Radial Nerve Impingement

The radial nerve is one of three nerves that run from the side of your neck down the back of your arm, through your forearm, and into your hand. The radial nerve controls many arm movements, including forearm rotation, elbow extension, and wrist and finger movement. The nerve travels through the radial tunnel, which is a collection of muscles, to reach your elbow.

The nerve is pinched or compressed as it enters the radial tunnel, resulting in radial tunnel syndrome. This puts undue strain on your radial nerve, resulting in nagging pain.


You will most likely experience pain and tenderness on the outside of your elbow, extending down to your forearm. The discomfort is a nagging ache that can linger and cause fatigue. Radial tunnel syndrome can weaken your forearm muscles and overall wrist strength over time, making it difficult to grip or lift certain objects. The pain may also worsen while you sleep. Radial tunnel syndrome can sometimes cause wrist drop, which means you lose the ability to lift your hand past a certain point.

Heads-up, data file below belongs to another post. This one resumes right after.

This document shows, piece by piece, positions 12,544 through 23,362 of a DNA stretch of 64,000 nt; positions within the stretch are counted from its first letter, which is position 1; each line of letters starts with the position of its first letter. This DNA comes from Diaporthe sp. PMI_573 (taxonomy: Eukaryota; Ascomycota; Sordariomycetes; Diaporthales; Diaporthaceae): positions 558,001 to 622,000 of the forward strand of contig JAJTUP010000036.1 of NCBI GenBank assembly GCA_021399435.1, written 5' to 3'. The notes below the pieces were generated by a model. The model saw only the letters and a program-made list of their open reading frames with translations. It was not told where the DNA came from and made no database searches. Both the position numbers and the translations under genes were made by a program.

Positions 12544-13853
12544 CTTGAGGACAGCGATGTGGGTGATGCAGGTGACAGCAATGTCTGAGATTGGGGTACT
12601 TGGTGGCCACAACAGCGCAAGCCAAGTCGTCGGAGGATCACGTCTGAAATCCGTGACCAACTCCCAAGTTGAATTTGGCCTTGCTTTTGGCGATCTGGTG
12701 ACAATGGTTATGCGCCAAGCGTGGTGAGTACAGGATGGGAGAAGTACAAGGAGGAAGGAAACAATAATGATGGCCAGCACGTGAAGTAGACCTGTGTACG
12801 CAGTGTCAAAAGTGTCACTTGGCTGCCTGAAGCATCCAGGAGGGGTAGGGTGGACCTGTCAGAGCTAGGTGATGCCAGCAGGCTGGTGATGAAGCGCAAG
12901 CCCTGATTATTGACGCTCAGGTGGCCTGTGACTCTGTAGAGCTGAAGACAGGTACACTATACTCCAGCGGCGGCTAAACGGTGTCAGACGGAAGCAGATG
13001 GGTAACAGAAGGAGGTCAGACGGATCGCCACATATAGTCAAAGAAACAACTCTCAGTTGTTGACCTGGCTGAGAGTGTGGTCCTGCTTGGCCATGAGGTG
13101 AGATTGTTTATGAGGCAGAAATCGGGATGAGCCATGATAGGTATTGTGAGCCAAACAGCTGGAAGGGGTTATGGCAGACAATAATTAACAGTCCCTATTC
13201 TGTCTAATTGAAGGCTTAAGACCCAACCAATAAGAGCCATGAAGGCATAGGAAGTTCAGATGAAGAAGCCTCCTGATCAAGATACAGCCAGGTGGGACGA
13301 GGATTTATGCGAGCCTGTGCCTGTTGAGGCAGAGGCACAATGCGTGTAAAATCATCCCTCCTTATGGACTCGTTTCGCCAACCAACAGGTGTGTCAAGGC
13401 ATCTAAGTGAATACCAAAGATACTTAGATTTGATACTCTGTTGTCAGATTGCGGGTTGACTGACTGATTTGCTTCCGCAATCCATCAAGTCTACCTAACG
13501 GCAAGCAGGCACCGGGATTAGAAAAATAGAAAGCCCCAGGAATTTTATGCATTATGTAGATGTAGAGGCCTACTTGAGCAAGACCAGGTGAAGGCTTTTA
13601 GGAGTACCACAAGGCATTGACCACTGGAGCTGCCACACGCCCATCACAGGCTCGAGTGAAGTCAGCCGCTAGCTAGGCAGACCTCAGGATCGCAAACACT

Radial tunnel syndrome is most common among people aged 30 to 50. Women are also far more likely than men to develop this condition. There are also some factors that may increase your chances of developing radial tunnel syndrome, such as:

  • Poor arm and wrist strength and flexibility.
  • Failing to adequately warm-up before playing sports.
  • Diabetes.
  • An underactive thyroid gland.
  • Tumors or ganglion cysts (mass or lump) in your arm.
  • Swelling or fluid in your arm.
  • Radial nerve inflammation.